The seven-seater Tesla lets the two back seats lie flat at the easy touch of a button. That gives you extra room in the boot, plus in the load area itself there is a further deep, covered space big enough for gun case, cartridge bag, and boots. This is handy when transporting guns and not wanting them to be left in sight. The bonnet serves as an extra storage place, whilst also serving as a large frontal crumple zone. The quoted cargo volume is 88 cubic feet in five-seater formation, which was hard to visualize until I converted to units I can understand—approximately 300 Louboutin boxes. That’s a lot of shoes! Or 150 slabs of ammo (37,500 cartridges), enough to start a war to reintroduce the Danegeld. It was a fabulous bonus that the Tesla would automatically open its door as I approached with my hands full and the key in my pocket.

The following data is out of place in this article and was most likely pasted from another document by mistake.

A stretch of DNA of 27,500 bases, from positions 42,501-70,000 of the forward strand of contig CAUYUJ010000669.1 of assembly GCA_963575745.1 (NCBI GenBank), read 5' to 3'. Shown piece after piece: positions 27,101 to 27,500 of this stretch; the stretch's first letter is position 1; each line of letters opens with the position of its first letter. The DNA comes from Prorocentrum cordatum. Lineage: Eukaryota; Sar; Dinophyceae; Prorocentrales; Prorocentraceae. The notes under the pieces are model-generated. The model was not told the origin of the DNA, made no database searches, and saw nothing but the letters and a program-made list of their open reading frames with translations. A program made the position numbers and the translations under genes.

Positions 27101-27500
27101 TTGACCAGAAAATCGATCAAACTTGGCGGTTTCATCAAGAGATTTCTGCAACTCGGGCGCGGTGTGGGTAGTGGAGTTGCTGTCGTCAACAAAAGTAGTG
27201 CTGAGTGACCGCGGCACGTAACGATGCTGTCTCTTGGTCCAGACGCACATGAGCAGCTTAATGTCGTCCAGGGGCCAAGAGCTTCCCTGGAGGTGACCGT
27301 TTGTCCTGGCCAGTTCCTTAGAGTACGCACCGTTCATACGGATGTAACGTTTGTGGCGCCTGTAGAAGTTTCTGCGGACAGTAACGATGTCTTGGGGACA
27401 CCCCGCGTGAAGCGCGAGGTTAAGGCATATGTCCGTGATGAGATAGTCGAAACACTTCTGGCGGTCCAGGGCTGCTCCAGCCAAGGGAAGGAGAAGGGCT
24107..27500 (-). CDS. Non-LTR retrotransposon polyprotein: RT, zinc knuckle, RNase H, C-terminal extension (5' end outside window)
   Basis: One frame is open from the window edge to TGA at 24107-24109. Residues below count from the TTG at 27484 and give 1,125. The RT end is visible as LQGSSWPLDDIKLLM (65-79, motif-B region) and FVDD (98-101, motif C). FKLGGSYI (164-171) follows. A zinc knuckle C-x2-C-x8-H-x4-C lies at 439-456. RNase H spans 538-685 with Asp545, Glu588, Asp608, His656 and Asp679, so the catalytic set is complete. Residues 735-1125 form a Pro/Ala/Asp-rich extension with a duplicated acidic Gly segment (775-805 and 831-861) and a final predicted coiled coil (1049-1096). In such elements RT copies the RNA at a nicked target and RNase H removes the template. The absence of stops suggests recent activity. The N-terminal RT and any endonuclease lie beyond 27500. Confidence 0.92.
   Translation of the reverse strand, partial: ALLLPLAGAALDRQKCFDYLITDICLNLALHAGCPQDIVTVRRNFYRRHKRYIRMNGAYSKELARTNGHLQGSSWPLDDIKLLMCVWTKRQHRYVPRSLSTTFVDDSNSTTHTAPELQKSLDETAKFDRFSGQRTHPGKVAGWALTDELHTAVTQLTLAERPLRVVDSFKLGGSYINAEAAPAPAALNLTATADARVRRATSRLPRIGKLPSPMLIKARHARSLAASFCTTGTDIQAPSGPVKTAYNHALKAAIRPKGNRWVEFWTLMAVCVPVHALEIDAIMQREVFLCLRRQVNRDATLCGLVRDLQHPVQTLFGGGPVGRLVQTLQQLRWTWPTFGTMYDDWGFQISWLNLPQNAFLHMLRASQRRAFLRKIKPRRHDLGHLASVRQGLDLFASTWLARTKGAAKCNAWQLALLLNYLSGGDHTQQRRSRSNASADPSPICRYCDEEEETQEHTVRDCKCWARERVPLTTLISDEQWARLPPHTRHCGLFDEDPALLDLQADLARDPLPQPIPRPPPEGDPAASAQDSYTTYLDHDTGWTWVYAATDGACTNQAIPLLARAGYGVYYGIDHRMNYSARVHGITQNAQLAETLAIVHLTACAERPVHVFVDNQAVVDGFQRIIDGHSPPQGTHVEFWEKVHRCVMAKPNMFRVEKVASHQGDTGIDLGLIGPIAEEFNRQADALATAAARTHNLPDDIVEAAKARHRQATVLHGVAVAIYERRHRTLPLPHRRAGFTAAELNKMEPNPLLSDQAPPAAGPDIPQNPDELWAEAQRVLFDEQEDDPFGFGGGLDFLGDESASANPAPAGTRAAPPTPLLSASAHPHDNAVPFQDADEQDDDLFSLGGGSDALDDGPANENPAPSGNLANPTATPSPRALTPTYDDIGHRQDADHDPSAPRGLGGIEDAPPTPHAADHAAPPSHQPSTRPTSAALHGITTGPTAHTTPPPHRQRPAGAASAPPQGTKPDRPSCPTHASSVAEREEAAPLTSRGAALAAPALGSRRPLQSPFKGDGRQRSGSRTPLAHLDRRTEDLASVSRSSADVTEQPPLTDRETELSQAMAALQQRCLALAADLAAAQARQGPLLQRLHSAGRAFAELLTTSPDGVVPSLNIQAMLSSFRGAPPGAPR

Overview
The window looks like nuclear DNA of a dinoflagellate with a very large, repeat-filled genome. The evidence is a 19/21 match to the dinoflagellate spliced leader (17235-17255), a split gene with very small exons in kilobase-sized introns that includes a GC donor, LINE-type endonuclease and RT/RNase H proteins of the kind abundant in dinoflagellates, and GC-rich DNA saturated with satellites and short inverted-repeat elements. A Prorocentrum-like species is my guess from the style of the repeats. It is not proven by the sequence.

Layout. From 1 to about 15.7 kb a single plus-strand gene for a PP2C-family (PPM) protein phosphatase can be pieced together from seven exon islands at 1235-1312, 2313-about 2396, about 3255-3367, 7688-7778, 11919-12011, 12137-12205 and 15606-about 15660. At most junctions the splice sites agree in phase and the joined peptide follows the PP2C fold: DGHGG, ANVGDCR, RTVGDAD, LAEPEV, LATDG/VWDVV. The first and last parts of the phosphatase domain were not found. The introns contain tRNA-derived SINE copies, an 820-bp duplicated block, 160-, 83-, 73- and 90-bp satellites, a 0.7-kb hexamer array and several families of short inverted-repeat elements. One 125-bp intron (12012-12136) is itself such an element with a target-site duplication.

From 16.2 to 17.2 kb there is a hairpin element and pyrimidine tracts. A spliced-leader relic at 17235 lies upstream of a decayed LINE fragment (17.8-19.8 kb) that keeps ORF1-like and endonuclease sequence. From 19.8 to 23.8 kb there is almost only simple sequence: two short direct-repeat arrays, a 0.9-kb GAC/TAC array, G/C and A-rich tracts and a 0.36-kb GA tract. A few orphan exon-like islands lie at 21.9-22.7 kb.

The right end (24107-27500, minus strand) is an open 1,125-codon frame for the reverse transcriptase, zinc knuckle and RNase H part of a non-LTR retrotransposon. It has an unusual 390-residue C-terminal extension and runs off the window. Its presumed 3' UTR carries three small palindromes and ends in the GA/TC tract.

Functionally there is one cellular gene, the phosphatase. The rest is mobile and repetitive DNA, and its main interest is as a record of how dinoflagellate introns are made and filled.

Back in the field, and it’s worth mentioning that many shoots use a “gun bus”, often a trailer pulled by a tractor or an old Second World War personnel carrier, which is great for camaraderie and also puts less stress on the grounds. It’s a good idea, although many get car sick in them and one has to transfer all one’s kit from car to bus. In comparison to a gun bus, the Tesla X was a dream. My silent companion was a battery-driven vehicle with four doors. It’s as stealthy as a leopard and as fast as a cheetah. It adapts well to off-road driving, too, and, when meeting wild running fords in the field, I simply raised the height of the car at a touch of its control screen, and its four-wheel drive system progressed unfazed. With seven seats, the camaraderie of the gun bus need not be lost either. I was thrilled.